Staged in the theatre bearing Orkeny’s name and directed by Pal Macsai (actor, director and artistic director at the theatre), the play is transformed into a valuable event of Hungarian acting. With three major actresses, Piroska Molnar, Judit Pogany and Mari Csomos (all abouve 60), one is captivated by the great resources of Hungarian theatre – that of the performers’. Their work is outstanding and extremely powerful. On an almost bare stage with almost static staging, the acting becomes central to the play.

Macsai with his dramaturge reworked the text and transformed it into a more prose-like (less drama-like) text, firmly establishing it as a contemporary production. – Andrea Tompa

Ubu the King

After some erratic years of being guests in bigger theatres, Maladype, an independent and experimental company under the leadership of the charismatic actor and director Zoltan Balazs, has finally found a home. Its new headquarters can be found in a flat in an old house in the city centre (not far from the former base of Studio K, one of the first and legendary independent companies of the country). This site has been inaugurated by the premier of Ubu the King by Alfred Jarry.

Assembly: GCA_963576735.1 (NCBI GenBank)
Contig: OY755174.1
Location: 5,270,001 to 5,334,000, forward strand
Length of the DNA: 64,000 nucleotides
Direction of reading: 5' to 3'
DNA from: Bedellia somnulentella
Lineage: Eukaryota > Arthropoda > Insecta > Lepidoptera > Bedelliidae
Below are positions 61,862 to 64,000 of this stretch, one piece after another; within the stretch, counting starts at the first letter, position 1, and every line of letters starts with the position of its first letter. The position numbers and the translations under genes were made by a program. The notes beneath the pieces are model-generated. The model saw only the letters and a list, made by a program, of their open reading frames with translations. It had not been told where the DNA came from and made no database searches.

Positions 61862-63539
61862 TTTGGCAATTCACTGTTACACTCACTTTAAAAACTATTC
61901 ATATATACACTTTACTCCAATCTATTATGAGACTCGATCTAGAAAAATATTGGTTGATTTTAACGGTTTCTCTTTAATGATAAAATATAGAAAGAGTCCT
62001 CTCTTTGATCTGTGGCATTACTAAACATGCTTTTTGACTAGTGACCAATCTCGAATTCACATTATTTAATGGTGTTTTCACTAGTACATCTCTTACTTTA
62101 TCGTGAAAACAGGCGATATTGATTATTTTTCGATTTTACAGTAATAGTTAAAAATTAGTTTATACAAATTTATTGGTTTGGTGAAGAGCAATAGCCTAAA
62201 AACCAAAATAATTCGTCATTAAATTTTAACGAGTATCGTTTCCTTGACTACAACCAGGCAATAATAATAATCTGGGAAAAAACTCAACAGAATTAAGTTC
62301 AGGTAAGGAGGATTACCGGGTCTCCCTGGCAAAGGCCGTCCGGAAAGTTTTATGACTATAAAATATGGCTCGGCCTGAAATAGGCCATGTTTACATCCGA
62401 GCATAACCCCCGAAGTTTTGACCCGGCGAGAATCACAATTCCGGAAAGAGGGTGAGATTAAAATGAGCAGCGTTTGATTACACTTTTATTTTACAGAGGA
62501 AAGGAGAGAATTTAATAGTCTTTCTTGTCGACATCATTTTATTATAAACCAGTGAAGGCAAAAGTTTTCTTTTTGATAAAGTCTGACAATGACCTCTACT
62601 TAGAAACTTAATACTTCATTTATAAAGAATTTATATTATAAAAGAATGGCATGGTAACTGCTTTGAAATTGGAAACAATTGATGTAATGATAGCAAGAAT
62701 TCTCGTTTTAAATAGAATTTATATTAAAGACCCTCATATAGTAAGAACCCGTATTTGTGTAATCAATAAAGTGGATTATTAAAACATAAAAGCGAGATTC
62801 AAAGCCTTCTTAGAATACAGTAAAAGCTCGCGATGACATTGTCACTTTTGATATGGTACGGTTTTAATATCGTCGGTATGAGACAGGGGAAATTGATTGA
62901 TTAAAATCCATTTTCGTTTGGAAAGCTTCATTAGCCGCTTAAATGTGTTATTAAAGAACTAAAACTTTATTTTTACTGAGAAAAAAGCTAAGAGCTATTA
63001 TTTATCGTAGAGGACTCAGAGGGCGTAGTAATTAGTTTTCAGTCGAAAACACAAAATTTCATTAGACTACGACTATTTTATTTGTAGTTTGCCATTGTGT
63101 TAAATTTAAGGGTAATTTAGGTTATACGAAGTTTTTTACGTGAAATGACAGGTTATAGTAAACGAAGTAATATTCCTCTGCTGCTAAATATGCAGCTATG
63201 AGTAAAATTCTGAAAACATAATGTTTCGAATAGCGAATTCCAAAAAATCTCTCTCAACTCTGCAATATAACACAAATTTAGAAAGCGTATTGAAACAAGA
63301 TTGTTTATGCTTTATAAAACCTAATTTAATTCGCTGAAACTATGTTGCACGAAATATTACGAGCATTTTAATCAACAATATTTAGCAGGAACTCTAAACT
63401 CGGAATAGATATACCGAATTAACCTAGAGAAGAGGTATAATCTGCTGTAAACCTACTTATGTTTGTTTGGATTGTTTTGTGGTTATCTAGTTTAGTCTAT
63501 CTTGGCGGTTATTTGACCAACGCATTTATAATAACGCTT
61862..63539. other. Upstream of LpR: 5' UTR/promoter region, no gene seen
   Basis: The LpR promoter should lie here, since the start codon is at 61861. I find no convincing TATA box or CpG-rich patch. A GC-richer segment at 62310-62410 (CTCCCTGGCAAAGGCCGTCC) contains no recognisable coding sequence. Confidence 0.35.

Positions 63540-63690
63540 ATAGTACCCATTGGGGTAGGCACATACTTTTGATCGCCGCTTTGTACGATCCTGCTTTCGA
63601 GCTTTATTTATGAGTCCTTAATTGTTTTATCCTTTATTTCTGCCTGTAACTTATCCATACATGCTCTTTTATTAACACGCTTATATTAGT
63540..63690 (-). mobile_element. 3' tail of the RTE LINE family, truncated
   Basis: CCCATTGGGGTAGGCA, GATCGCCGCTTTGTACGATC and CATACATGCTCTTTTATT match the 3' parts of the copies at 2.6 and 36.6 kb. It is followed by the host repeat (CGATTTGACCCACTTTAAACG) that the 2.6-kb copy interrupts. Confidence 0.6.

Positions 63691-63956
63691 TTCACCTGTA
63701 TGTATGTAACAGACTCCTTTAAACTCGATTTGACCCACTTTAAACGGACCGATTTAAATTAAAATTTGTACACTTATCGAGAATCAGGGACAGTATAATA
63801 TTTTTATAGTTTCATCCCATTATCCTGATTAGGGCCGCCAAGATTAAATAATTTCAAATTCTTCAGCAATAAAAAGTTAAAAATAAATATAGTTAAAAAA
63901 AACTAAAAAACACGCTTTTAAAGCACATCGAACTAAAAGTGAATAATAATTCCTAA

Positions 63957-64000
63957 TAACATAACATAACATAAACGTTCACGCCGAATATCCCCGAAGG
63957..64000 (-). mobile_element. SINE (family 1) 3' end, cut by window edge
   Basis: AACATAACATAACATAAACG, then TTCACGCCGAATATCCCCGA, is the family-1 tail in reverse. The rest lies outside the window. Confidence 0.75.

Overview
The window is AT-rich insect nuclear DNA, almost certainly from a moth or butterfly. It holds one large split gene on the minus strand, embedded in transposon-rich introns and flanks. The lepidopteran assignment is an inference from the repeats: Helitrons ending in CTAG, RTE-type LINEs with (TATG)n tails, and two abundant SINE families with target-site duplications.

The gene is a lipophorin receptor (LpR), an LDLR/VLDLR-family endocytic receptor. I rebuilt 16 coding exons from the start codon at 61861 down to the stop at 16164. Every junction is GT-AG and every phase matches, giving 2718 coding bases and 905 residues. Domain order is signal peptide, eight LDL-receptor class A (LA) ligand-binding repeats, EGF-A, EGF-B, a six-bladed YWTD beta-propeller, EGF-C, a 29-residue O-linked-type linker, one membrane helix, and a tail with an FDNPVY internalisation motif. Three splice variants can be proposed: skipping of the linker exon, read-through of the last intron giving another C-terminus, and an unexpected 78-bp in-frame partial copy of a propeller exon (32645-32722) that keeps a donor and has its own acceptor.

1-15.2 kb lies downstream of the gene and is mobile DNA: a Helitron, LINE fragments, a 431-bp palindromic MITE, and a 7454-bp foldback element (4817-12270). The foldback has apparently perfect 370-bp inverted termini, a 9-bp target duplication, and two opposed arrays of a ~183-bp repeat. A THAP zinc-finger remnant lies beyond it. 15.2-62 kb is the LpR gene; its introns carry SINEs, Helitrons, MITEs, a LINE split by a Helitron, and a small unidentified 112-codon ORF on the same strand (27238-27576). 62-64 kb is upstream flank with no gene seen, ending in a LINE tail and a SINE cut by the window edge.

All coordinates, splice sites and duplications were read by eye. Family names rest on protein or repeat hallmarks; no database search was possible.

The performance attempts to get as far as possible from the conventions of theatre. First of all, the rehearsals were open to the audience, who took part in the creation process enthusiastically. Secondly, the Maladype base and its casual, cozy atmosphere remind you of anything but theatre. Rather, you find yourself in a classroom, since Balazs’s Ubu the King goes back to the roots of the play, a teacher-ridiculing farce by the student Jarry. As if the four actors were entertaining their classmates between two lessons, they are dressed in short trousers with suspender and use the paraphernalia of an art class (plenty of old newspapers, scissors, cellophane tape and adhesive). Maladype’s (and the audience’s) Ubu is extremely relaxed and fizzes with creative energy. – Andrea Radai